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IMAGE CAPTIONNovember 21, 1998

Using the 5-meter (200-inch) Hale telescope on Palomar Mountain, Jet Propulsion Laboratory astronomers captured this image of the Deep Space 1 spacecraft at a distance of 3.7 million kilometers (2.3 million miles) from Earth. Tracing a path against the constellation Gemini, the spacecraft is receding from Earth at a speed of 1.7 kilometers (1.1 miles) per second relative to Earth. The spacecraft, just 1.5 meters (4.9 feet) high, is 4 million times dimmer than the faintest star visible to the unaided eye. This image was obtained on November 16, 1998, 23 days after the spacecraft's launch from Cape Canaveral, FL. Top of the image is north. Each side of this square image is five arc-minutes, or approximately 0.08 of one degree.

Observers were Drs. Bonnie J. Buratti, Paul R. Weissman, Michael D. Hicks and Alain Doressoundiram. Jon Giorgini assisted with telescope-pointing predictions using JPL's Horizons online ephemeris system, an Internet-accessible computer program Giorgini developed that computes positions of objects in the solar as seen from any location on Earth. These predictions were based on orbit determination performed by the Deep Space 1 navigation team.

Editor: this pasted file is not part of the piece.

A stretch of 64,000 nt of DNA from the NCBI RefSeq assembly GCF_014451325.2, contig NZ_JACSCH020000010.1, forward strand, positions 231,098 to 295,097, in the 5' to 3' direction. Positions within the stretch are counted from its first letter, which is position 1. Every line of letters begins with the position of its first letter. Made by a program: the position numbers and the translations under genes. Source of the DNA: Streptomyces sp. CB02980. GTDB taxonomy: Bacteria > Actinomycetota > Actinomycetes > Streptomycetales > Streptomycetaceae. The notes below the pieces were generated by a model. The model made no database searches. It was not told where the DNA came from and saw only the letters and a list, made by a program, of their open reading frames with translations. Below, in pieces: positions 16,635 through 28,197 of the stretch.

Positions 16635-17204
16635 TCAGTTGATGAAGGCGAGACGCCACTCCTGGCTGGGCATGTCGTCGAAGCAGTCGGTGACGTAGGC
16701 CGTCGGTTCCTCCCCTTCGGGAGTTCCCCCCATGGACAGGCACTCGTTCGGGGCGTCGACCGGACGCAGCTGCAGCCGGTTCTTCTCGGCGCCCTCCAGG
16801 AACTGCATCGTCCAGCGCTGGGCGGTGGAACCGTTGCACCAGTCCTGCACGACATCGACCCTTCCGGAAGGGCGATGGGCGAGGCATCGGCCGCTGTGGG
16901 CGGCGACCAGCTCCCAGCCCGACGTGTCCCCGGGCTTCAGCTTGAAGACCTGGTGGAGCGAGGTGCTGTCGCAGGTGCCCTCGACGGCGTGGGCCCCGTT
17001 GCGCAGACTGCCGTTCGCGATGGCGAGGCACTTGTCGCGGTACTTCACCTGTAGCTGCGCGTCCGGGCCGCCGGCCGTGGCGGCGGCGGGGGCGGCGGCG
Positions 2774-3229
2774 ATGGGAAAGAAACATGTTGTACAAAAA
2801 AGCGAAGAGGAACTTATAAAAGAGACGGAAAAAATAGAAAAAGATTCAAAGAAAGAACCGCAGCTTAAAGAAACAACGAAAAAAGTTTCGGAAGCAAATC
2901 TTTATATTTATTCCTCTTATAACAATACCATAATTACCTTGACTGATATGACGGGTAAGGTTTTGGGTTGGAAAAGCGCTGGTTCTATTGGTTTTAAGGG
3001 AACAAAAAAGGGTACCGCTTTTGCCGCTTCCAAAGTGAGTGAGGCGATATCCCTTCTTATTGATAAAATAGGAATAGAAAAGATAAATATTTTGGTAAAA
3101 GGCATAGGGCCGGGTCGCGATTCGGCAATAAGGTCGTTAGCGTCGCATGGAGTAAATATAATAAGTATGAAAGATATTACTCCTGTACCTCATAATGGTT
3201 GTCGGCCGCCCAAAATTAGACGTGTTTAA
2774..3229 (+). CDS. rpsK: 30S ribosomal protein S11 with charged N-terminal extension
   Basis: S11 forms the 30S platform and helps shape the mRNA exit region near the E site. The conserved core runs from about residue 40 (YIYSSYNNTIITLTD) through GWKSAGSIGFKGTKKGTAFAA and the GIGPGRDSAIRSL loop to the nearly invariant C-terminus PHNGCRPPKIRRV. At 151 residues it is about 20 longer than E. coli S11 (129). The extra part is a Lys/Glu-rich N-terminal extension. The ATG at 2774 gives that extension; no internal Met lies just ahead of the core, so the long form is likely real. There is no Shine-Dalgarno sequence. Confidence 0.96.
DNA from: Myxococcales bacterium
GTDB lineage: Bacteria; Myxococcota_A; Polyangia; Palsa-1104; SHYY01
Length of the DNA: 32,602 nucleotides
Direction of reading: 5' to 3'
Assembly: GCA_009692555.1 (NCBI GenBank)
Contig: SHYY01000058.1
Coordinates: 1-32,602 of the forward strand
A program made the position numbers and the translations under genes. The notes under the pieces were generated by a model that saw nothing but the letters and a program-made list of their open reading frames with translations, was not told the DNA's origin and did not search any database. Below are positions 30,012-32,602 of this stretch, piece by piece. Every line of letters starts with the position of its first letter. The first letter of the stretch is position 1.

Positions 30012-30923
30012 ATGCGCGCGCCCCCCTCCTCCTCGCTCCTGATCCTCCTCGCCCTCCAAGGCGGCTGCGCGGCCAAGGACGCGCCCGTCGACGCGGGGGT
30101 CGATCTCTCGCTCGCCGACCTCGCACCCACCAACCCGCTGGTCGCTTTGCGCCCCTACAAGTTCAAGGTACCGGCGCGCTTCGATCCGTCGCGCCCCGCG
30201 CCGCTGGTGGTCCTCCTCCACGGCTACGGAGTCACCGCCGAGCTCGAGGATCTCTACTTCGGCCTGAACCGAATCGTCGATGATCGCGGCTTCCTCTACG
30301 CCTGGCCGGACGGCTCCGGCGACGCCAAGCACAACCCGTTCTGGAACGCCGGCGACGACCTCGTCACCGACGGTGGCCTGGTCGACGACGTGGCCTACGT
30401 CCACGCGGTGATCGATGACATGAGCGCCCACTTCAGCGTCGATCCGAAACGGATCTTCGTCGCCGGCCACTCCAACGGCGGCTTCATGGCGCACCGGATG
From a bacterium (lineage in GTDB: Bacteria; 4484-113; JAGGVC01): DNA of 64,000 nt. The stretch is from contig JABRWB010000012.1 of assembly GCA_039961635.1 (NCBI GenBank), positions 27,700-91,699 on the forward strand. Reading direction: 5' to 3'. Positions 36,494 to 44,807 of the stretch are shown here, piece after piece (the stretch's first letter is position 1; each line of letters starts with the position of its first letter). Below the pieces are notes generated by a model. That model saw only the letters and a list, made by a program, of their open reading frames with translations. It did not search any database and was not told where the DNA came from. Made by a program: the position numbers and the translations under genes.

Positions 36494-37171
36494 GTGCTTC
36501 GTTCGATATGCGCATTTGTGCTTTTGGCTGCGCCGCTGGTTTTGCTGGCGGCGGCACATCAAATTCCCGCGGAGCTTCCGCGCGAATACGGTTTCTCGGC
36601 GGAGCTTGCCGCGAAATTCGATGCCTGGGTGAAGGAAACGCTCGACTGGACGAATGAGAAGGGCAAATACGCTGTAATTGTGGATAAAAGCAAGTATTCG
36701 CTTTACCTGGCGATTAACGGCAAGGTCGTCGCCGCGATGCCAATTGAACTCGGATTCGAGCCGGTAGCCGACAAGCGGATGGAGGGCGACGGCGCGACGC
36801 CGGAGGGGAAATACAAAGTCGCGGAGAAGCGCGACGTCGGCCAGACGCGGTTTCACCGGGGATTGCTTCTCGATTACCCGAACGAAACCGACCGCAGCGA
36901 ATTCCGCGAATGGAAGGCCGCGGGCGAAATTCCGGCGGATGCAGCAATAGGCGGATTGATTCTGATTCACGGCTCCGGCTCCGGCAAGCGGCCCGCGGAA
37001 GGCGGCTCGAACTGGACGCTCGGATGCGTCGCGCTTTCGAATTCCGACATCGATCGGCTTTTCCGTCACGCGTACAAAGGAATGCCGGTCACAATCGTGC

Deep Space 1 is the first mission under NASA's New Millennium Program testing new technologies for use on future science missions. Among its 12 new technologies are a xenon ion propulsion system, autonomous navigation, a high-efficiency solar array and a miniature camera/spectrometer.

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